As we covered this morning, there was a strange hack of Burger Kings’ Twitter over the weekend where photos of its main rivalry’s’ logo, McDonald, were published. But this wasn’t the end of a series of unfortunate events for Twitter. Jeep’s Twitter account was hacked later in the day as well, where messages were published saying that the company has been sold to its main rivalry, General Motors’s (GM) Cadillac.
One of the tweets from the hacked Twitter account said that there will be no more Jeep production because “we caught our CEO doing this…” with a link to a picture of a man doing illegal drugs, sharing some similarities with a post from Burger King about its employees.
These two publicized attacks on major rivalry companies in the auto and franchise industry have made us wonder: who are these hackers trying to hurt?
Earlier this month, Twitter reported a scam that affected 250,000 users, where usernames, e-mail addresses, session tokens and encrypted/salted versions of their passwords were stolen. However, it seems that this scam wasn’t enough to damage Twitters’ reputation, so hackers took to stealing the account of companies that are known around the world in order to garner this type of attention.
The increased mobility usage as well as the BYOD trend has brought to light the sensitive issue of security, as data brokers seems to be constantly stealing personal information – such as credit cards, home addresses, school addresses, online purchases and Internet browsing activities. Yes, of course, when combined with the most recent Twitter scam, this incident further highlights how vital it is for companies to protect their security.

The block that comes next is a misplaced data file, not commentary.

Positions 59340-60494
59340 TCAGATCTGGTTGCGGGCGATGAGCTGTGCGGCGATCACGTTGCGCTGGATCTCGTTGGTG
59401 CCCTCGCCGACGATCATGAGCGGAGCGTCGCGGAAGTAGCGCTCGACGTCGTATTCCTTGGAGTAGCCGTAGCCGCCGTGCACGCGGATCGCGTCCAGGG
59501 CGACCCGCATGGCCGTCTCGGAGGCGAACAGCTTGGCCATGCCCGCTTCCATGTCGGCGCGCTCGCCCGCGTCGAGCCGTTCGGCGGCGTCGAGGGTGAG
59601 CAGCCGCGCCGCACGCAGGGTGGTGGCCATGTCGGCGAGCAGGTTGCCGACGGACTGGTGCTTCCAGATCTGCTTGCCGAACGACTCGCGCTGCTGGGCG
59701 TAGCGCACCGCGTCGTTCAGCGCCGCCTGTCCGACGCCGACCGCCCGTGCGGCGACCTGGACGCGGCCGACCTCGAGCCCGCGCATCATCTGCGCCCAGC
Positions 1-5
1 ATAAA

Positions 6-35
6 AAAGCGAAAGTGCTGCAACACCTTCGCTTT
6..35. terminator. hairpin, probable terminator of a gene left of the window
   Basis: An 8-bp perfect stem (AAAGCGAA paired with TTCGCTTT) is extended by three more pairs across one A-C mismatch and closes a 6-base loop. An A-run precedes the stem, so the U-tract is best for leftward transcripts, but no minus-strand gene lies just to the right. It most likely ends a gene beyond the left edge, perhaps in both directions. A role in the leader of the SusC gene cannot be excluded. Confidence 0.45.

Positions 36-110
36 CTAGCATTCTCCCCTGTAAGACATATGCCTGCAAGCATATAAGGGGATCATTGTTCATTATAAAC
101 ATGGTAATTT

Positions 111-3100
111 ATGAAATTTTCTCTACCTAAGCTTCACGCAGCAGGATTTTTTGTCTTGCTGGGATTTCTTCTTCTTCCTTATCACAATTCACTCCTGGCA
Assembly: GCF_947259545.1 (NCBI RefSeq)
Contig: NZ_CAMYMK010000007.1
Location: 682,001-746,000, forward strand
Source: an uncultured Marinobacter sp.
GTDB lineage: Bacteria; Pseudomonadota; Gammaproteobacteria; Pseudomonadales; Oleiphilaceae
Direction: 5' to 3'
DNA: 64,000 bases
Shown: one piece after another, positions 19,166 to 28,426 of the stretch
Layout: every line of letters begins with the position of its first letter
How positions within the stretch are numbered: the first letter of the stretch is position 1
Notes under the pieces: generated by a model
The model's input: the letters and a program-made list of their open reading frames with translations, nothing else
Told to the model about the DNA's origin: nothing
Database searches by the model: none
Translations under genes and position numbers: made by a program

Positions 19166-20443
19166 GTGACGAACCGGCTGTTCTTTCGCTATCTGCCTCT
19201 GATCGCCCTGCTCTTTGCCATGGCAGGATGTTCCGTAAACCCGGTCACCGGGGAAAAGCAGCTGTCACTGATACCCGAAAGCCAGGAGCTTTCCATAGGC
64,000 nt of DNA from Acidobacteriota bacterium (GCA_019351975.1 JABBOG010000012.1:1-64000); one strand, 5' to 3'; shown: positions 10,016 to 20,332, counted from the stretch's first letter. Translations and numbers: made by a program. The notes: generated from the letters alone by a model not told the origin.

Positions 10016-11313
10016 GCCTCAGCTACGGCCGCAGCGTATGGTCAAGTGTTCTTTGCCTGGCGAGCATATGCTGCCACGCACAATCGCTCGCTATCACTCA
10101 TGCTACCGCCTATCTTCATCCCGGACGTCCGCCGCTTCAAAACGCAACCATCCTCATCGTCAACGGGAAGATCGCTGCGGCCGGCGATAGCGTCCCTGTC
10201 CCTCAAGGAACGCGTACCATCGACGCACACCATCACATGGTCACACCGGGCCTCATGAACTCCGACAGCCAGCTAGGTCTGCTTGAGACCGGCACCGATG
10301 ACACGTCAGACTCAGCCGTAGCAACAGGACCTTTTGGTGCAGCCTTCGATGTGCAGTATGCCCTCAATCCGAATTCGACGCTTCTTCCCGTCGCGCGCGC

“The Burger King and Jeep hacks of the last few days are malicious pranks that fortunately were so absurd they did not damage the reputation of either company. Reality is the number, sophistication and frequency of hacks and other types of cyber attacks is accelerating," said Peter Bernstein, senior editor at TechZone360. "They highlight the need for constant vigilance. The ability to alter a corporate website were relatively benign and inconvenient for Burger King and Jeep. In many ways they were very lucky. These were just another reminder of how important a holistic look at online security as a key aspect of risk management has become.”
But with this most recent scam on Twitter, hackers are even going as far as defaming renowned companies in the industries, and it is time that the government step in and provide the digital world with the same guiding laws as US citizens.
It seems that without the proper set of updated laws in the industry designed to punish data brokers and hackers in the same way that criminals are punished, these types of scams will undoubtedly continue. If a person steals mail from their neighbor and obtains their personal information and sells it, it is considered a federal offense and will be prosecuted by the law.
The same legal process should be applied in the online world, as it seems to have become a replacement for our real life. Just because a crime is committed in an area of cloud space doesn’t mean it shouldn’t be punished.
The reason why people don’t run around committing crimes, (mostly because they have morals), is because they are scared of the potential punishment, which has proven a successful disciplinary method since the Hammurabi Codes thousands of years ago. Even though the hacker may have been caught, which according to Gizmodo is a DJ from England, the real issue at hand is not solved.
In order to put an end to these unnecessary Twitter hacks and threatening data broker scams, the government must step in and threaten these groups of people with the law, otherwise, there is no reason for them to stop torturing the public.
Edited by Allison Boccamazzo